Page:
The internet has been changing phases since its inception, from web1 to web2 to web3. Web3 is the latest version of the internet built on the basis of a decentralized internet, smart transactions without strict governance, and artificial intelligence.
Blockchain is the leading technology Web3 is propagated on. As Web3 is still very much new, the blockchain has been in operation for a while, made popular by the way it works and the benefits it gives users.
Getting into the blockchain space can be difficult and intimidating because of its new concepts and continuous updates. Catching up with this technology can seem like a pain, but technologies like Web3 make interaction with the blockchain easier and less expensive.
The purpose of this article is to understand Web3 and its benefits, including use cases and best practices. While many people claim Web3 is the future, how many really know how it works or its purpose? This article should give some answers to this question.
In all, we’ll review:
- Web3 benefits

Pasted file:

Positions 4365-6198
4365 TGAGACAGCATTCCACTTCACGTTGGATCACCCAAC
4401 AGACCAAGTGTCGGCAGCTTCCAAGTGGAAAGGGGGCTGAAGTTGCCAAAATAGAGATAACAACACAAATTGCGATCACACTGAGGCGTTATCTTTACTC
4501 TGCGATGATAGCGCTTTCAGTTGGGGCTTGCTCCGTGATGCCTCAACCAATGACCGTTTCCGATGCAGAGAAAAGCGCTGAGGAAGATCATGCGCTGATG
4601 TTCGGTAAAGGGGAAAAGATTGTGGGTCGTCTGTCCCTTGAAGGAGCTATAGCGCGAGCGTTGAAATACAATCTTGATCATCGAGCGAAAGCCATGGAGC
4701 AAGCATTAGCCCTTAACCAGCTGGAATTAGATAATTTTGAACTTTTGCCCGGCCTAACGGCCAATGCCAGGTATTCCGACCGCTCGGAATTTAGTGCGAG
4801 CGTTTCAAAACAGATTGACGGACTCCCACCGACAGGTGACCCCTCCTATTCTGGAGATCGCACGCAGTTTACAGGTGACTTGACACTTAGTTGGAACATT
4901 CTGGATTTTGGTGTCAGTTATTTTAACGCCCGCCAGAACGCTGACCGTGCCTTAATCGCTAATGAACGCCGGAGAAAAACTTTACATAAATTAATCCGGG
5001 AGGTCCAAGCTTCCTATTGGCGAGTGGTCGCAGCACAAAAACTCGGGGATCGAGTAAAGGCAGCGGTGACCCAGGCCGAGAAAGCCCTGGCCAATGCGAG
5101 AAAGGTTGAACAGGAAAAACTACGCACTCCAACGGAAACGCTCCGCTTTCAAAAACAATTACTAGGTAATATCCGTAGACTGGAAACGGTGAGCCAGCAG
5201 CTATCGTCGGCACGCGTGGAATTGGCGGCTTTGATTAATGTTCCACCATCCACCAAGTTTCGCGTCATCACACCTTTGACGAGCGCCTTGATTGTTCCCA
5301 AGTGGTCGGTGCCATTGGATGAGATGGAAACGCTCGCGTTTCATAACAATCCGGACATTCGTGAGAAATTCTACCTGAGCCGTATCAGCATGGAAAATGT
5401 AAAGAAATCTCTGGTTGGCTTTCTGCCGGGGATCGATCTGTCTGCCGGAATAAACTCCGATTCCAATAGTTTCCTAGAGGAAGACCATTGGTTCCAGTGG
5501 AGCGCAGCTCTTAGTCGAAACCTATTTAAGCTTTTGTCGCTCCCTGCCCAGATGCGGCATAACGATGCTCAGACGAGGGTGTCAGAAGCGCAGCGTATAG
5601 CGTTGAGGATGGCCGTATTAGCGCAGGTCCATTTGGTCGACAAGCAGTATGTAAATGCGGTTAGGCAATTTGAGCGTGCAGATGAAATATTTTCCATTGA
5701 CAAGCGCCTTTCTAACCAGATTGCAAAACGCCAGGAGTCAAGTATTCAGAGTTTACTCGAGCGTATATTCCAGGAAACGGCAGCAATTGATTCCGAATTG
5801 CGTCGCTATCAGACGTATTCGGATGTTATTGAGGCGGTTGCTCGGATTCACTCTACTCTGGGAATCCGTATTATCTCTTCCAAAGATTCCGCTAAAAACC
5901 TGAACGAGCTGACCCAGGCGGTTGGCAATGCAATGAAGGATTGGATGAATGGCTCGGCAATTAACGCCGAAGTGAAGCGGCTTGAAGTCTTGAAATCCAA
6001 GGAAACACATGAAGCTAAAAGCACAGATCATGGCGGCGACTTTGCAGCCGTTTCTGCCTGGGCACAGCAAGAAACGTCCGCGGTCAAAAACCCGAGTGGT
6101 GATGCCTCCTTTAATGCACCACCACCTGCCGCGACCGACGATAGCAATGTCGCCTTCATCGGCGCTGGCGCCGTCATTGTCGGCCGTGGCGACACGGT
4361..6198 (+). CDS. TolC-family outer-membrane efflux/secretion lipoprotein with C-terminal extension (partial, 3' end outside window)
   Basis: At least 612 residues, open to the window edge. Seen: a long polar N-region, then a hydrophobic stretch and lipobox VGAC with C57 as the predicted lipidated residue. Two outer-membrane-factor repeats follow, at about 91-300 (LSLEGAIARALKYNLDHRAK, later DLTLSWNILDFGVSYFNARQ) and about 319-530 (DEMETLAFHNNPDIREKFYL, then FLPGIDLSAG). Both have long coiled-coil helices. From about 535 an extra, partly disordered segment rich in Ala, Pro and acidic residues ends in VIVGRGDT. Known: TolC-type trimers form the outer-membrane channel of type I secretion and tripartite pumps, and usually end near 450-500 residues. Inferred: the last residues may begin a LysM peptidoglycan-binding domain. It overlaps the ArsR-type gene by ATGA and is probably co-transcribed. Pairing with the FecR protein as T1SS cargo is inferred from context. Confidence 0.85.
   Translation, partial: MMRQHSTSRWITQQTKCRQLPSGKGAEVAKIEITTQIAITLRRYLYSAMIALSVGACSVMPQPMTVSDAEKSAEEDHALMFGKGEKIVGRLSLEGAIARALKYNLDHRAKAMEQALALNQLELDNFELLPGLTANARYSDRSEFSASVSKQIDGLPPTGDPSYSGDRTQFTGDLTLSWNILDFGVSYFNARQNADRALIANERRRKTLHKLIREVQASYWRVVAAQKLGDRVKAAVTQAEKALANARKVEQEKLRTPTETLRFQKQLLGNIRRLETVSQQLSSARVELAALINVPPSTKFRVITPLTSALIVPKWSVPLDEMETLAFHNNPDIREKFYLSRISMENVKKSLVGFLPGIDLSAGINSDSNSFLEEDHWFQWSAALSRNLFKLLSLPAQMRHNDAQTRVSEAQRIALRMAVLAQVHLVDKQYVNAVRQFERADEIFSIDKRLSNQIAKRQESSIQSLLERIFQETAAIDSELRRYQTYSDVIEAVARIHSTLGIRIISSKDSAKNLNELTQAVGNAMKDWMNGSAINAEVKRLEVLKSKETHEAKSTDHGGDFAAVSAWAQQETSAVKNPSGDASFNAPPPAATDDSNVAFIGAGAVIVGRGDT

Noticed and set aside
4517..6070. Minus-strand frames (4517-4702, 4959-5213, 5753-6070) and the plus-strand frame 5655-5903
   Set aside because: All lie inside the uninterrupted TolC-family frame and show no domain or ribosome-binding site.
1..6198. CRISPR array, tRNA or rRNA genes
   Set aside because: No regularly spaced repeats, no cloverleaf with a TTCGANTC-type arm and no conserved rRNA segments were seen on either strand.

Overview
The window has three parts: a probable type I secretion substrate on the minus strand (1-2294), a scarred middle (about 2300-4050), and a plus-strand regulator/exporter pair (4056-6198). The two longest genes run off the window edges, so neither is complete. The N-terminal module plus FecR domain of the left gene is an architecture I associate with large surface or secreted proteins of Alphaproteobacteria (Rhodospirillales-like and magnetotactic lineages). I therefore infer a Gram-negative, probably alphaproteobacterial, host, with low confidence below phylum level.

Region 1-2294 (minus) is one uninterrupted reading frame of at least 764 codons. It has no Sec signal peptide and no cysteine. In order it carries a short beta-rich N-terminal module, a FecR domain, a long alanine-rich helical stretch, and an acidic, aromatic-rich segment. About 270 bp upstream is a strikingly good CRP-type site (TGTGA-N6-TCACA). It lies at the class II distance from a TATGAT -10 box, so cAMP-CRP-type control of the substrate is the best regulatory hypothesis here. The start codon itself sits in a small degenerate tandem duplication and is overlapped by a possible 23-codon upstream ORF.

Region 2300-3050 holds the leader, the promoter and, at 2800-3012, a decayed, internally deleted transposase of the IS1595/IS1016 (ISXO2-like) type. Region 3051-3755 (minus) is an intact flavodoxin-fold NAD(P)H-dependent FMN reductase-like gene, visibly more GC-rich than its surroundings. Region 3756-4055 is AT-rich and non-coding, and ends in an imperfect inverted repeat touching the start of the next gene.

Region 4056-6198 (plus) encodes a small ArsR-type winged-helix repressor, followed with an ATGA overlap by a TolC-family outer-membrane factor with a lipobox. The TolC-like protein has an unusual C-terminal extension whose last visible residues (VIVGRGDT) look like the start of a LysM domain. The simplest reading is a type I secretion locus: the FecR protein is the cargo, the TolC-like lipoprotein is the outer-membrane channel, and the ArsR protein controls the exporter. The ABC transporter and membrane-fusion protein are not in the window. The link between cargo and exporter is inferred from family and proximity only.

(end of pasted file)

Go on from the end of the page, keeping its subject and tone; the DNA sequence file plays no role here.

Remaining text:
- Web3 use cases
- Best practices for Web3
To follow along with this article you will need basic knowledge of the following:
- Smart contracts
Before adopting best practices in any concept, we should look at the benefits that concept provides us, so let’s look at each benefit Web3 provides developers.
Reduced internet censorship
There are countries in the world where the internet and information are censored. With Web3, individuals maintain ownership of the data they publish online while maintaining anonymity, thus reducing censorship.
Since the blockchain is designed on a cryptographically secure digital identity, there is little need for creators to attribute their highly sensitive/traceable personal data to the data they publish online.
So, it becomes difficult to discover who publishes this data or control the creators on what and what not to publish.
Few to no middlemen
In technologies that require intermediaries to make certain transactions like money exchange, business contracts, stakeholding, and so on, decentralization helps create smart contracts that manage those transactions without the need of any middlemen.
By defining rules that must be fulfilled to carry out a transaction, Web3 can build application software that can communicate with smart contracts via the smart contract application binary interface (ABI) and remote procedure call (RPC).